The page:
Seven and a half months after it began, Russian President Vladimir Putin’s war against Ukraine has not gone as the Kremlin had hoped. The Ukrainian military has resisted with skill and tenacity, in recent weeks clawing back territory in the country’s south and east. As the Russian invasion falters, concern has arisen that Putin might turn to nuclear weapons.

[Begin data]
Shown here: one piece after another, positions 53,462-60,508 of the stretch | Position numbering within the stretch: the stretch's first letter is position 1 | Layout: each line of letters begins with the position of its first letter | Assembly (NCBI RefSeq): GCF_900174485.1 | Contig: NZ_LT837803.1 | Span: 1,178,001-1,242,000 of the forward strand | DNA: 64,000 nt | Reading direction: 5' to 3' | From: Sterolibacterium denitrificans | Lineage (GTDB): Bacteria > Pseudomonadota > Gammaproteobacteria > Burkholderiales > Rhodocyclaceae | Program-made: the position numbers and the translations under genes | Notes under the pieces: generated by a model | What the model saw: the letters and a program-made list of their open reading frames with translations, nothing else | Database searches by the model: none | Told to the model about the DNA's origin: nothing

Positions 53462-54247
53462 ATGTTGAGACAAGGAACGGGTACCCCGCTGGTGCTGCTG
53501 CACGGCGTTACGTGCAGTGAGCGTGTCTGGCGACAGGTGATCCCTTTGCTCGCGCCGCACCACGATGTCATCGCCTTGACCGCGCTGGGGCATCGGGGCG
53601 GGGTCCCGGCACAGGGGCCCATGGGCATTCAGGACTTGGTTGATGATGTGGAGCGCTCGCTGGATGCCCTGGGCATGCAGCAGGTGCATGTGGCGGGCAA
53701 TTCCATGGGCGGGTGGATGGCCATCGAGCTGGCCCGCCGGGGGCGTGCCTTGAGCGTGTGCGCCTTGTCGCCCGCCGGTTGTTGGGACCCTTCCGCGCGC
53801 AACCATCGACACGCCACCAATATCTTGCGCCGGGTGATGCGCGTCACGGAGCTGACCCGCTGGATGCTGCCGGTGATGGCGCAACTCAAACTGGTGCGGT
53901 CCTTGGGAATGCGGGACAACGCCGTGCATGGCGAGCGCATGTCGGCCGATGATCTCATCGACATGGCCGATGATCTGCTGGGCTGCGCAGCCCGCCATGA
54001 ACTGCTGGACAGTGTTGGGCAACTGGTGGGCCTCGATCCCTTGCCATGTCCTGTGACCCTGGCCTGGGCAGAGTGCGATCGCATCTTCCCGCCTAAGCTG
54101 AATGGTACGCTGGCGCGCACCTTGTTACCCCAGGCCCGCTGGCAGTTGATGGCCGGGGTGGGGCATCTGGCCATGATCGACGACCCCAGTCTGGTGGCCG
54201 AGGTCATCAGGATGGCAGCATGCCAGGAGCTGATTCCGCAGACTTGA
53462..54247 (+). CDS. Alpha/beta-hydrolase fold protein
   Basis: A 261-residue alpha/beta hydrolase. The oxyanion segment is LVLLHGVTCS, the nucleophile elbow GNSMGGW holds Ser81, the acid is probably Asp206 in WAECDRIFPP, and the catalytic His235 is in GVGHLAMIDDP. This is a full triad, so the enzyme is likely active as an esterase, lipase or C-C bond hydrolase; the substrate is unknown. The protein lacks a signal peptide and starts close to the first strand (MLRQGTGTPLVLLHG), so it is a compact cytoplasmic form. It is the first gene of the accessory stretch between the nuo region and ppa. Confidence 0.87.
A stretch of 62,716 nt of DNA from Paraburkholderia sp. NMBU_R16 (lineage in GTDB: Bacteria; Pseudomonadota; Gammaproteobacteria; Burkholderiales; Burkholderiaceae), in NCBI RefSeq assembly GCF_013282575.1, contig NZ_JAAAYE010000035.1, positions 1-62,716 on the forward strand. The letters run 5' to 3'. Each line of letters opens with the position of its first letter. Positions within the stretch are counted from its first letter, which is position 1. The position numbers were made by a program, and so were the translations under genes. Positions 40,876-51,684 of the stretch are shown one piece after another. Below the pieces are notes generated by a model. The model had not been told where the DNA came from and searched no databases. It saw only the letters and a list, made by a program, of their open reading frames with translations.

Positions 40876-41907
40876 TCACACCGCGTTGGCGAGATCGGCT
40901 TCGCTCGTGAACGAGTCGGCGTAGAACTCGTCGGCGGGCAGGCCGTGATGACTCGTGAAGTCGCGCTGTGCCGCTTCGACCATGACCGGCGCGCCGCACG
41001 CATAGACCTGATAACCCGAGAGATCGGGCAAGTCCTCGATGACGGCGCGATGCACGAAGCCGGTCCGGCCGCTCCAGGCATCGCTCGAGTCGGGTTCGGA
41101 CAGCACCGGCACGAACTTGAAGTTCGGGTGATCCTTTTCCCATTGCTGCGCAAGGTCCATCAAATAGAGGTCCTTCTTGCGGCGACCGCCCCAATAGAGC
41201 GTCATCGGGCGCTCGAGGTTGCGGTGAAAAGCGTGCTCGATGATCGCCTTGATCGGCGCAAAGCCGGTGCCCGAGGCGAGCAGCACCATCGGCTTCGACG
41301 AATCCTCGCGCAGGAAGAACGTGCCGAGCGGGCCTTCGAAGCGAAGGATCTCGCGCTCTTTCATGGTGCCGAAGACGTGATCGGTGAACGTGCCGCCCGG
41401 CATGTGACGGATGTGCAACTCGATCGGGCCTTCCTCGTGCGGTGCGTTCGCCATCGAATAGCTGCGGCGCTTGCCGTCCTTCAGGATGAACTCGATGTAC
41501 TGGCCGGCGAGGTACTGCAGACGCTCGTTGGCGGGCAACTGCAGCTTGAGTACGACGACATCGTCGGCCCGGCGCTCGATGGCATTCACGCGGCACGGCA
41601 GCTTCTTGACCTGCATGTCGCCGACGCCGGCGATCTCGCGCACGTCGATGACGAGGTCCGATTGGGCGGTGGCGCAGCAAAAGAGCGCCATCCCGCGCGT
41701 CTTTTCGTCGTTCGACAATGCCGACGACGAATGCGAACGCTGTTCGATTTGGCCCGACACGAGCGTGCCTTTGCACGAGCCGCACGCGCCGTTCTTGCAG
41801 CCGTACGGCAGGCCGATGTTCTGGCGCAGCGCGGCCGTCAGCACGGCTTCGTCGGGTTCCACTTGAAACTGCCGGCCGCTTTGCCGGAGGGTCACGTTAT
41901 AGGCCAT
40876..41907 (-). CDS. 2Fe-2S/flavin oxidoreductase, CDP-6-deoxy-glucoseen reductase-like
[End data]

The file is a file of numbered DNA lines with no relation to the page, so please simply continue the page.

The nuclear threat needs to be taken seriously. Russia’s conventional forces appear stymied, the country has a large nuclear arsenal, and Putin thus far seems unwilling to lose or retreat. He has, if anything, doubled down, for example, ordering a mobilization and a sham annexation of Ukrainian territory. Moreover, Putin has made a string of miscalculations in launching and executing his war on Ukraine, and his comments have observers wondering if nuclear could be next. But there are reasons to believe Moscow would not press the nuclear button. Such use would not end the Ukrainian determination to resist. It would alienate countries such as China and India that have tried to remain on the sidelines of this war. Moreover, senior Russian political and military leaders understand that introducing nuclear weapons into the conflict would constitute a step into a murky and potentially disastrous unknown.
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